Did you know that you're made of stardust? It's true, we all are, and so is the Earth! Almost everything is made up of materials that were formed in the centre of a star.
Anything that wasn't made in a star, is made from the same material as stars — gas planets, like Jupiter and Saturn, for example. Once you know that planets are made from the leftover material around forming stars, this makes sense!
When a star is born, deep in a cloud of gas and cosmic dust, any leftover material forms a disc around it (like Saturn's rings). Small grains of rock inside the disc then collide and sometimes stick together, making bigger and bigger objects. This is how planets are born.
The more material the planet pulls in, the bigger it grows. But planets are very messy eaters. As the giant gas-guzzling planets feed, they pull in gas from the disc in long streams.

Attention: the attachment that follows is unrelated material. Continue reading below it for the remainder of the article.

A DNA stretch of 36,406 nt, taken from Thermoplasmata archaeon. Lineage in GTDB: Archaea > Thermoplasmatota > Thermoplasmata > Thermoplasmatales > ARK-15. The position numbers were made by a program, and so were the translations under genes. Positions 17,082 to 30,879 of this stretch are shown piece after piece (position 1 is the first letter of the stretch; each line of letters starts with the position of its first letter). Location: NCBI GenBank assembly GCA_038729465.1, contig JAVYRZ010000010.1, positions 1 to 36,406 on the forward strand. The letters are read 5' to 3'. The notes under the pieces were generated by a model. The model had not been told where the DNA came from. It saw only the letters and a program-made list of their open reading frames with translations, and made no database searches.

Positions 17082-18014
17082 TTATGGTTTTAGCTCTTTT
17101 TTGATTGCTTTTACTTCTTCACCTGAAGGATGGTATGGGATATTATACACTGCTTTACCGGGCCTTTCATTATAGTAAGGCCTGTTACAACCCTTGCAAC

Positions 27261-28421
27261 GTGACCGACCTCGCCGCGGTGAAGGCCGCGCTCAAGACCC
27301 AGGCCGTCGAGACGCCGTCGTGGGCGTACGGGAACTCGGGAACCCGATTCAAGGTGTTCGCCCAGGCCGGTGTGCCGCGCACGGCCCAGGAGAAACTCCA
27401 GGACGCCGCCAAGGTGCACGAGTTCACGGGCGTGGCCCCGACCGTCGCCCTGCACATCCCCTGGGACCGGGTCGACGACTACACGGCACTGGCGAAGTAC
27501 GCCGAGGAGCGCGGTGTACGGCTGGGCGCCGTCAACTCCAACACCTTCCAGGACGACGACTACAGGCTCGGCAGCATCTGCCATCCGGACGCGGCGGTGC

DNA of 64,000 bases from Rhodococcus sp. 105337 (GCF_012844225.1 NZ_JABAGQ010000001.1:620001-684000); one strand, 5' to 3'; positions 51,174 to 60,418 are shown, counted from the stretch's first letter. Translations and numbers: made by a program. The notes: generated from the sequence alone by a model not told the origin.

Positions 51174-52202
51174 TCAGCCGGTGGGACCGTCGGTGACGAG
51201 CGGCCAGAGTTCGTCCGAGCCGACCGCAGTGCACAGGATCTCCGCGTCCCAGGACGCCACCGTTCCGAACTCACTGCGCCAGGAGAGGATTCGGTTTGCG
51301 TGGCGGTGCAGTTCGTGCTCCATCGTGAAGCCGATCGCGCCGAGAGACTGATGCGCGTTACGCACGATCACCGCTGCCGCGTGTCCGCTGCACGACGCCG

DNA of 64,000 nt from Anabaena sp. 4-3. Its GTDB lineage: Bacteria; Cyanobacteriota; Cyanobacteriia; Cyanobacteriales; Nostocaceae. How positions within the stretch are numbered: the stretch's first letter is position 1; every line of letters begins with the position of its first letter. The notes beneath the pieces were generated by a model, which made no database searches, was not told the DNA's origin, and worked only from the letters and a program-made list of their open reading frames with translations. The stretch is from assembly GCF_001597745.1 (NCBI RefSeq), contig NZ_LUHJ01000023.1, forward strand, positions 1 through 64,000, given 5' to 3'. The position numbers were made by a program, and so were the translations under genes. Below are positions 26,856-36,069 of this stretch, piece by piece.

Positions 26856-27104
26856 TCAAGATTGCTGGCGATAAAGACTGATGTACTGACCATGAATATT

It's almost impossible to see planets forming themselves, because the gas and dust in the disc hides them from view. But, using a giant, powerful new telescope called ALMA, astronomers have spotted these gas streams flowing through the planet-forming disc of a young nearby star!
Since there's more than one stream, there's probably an entire group of these planetary giants are being born!
Did you know our Solar System has four gas giants of its own? They all lie in the 'Outer Solar System', beyond Mars. These are Jupiter, Saturn, Uranus and Neptune. Jupiter is the biggest.
This Space Scoop is based on an ESO Press Release.